So, now you know that wanting to add some lubrication doesn’t mean anything about you, your genitals, or your partner’s performance, it might feel easier to bring it up in conversation. And if that still feels scary, we’d suggest experimenting with using it alone, putting it on privately, or using it for massage, before moving into intimacy.

Ready to try it?

We have some amazing lubes! One of them should tickle your fancy, at least 😉

4.  We don’t have time

It might sound unsexy, but if you don’t have time for intimacy in your relationship, scheduling sex can be a game-changer! EVERYONE is busy! We’re all juggling work, family, social lives and more – and all of those things happen on a schedule. Sex shouldn’t be any different.

Why not look for pockets in your day when you and your partner are available and still have some energy for one another? Pro tip: this is rarely as you fall into bed at the end of a busy day.

When you schedule sex you plan the logistics, no stressful work deadlines, like childcare (or screentime), and shaving legs. These small things add up and can have a huge impact on intimacy.

5.   I’m scared to initiate

Approaching your partner for sex can be terrifying! There’s the acute fear of rejection, coupled with the patriarchal voice that women should be demure and passive in bed. But the truth is, everyone enjoys feeling desired. So, if you never initiate sex, it’s likely that your partner is wishing you would.

It doesn’t have to be scary – and you don’t even need to use words.

  • Try snuggling up close and kissing their neck.
  • Kiss them on the lips and let your hand slide downwards⁣.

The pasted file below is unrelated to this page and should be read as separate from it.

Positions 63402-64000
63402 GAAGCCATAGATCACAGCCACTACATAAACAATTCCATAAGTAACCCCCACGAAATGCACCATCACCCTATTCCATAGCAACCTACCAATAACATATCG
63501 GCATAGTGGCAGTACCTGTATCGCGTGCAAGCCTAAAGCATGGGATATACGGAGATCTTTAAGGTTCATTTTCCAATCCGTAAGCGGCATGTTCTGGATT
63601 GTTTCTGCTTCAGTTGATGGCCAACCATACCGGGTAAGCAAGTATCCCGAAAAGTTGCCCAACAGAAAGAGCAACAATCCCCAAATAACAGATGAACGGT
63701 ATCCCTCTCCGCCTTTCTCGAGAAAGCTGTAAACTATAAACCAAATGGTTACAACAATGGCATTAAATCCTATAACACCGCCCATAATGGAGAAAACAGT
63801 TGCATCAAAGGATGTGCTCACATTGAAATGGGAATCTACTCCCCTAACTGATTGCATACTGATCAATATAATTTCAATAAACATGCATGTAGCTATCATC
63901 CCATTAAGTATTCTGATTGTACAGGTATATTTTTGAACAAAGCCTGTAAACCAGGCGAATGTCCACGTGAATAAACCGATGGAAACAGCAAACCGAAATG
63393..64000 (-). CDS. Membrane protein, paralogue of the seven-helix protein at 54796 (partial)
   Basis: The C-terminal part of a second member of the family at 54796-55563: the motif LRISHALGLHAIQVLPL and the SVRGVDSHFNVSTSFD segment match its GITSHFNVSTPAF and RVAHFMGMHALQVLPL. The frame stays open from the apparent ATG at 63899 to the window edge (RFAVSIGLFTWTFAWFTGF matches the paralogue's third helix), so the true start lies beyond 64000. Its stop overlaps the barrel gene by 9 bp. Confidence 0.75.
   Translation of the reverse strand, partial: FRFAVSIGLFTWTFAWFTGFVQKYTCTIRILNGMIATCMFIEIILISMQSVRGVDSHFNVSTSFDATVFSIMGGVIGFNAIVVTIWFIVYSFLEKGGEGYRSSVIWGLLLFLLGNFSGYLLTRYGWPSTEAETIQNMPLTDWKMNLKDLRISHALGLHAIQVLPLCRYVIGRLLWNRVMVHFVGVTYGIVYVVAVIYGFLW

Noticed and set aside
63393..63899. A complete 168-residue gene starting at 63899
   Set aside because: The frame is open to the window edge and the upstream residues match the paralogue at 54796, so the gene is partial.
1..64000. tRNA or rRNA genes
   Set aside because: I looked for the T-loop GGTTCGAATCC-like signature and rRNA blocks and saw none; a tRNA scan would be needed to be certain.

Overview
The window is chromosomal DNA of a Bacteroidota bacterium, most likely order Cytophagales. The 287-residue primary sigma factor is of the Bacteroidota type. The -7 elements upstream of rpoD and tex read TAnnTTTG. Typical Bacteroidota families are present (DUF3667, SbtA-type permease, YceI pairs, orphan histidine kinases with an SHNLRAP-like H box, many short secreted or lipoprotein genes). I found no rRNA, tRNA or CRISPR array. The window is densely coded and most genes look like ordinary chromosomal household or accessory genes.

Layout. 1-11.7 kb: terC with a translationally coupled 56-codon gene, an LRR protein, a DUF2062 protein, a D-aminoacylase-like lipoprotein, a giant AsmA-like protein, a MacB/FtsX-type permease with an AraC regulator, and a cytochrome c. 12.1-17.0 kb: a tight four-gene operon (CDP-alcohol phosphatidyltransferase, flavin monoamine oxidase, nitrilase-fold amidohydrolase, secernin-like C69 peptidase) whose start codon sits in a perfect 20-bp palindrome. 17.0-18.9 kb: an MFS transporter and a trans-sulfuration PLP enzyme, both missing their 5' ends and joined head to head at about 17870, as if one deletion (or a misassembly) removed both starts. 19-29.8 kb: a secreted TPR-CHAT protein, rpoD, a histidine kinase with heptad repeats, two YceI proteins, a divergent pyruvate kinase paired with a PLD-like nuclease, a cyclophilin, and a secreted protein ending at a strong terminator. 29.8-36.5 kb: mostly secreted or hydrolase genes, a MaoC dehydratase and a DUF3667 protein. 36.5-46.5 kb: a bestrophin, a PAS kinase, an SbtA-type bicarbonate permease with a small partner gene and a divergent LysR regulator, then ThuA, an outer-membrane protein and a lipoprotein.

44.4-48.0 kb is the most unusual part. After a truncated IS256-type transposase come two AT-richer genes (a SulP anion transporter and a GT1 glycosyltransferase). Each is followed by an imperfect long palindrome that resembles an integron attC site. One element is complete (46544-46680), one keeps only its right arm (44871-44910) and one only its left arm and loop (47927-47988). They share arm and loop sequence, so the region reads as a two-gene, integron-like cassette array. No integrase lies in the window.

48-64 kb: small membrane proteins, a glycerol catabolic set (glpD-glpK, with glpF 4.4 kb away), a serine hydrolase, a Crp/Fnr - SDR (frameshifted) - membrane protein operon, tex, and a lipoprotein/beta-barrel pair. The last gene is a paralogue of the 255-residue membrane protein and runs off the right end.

• Make hints such as lingerie in their pocket or footsie under the table
  • Send saucy text messages…“When you get home I’m going to… “
  • Whisper in their ear, “I want you.”

You can choose to initiate in playful, seductive, cheeky, shy or direct ways. And sometimes your partner will be receptive, and sometimes they won’t. The secret is not to take it personally, because it doesn’t mean anything about you.

4 tips to make communication less uncomfortable in bed

1.   Pick your moment

It sounds obvious, but timing is very important!! Choose a time when you are both relaxed, and you won’t be interrupted.

 

2.   Listen – I mean, really listen

Try active listening as they talk – rather than simply planning your next sentence. And no interrupting! This is easier said than done – but this is the key to a constructive conversation.

 

3.   Take it slow

When it comes to tricky conversations, you need to leave space for defensiveness and misunderstandings. It is natural for insecurities to be triggered when we talk about sex and intimacy. This might mean that we don’t always hear what is really being said. Try not to jump to conclusions or make false assumptions. Go slow and ask for clarity as you go.

 

4.    Make it a game

With some sexy conversations, a game can be a great way to break the ice and get the conversation flowing. Look for one that suggests questions you can ask each other to learn more about desires and fantasies. Or perhaps try playing the classic, truth or dare. You might learn something new!

 

Bottom Line

Tackling uncomfortable conversations in the bedroom can be tricky for all of us! But with a little patience and a lot of compassion, this can be a powerful way to unlock enormous intimacy and pleasure in your relationship.

The tips we’ve shared here today can help you to navigate some of the common sexual sore spots so that you can reach a positive outcome for everyone involved. 

We hope this was helpful!

Take Care,

Wendy & the Intimate Touch Team.

P.S. Remember to share it with someone who may find it equally valuable.

Intimate Touch does not provide medical advice, diagnosis, or treatment. Any and all information published on this website or by this brand is not intended as a substitute for medical advice.  It is not recommended that any action be taken before consulting with a healthcare professional.

Author : Lisa Welsh

About our guest writer: Lisa is a Pleasure Pixie and Sex Educator who loves helping people to unlock their full orgasmic nature.

You can find out more about Lisa at: https://inbedwithlisa.com/

Instagram: 

https://www.instagram.com/inbedwithlisa/

Lisa Welsh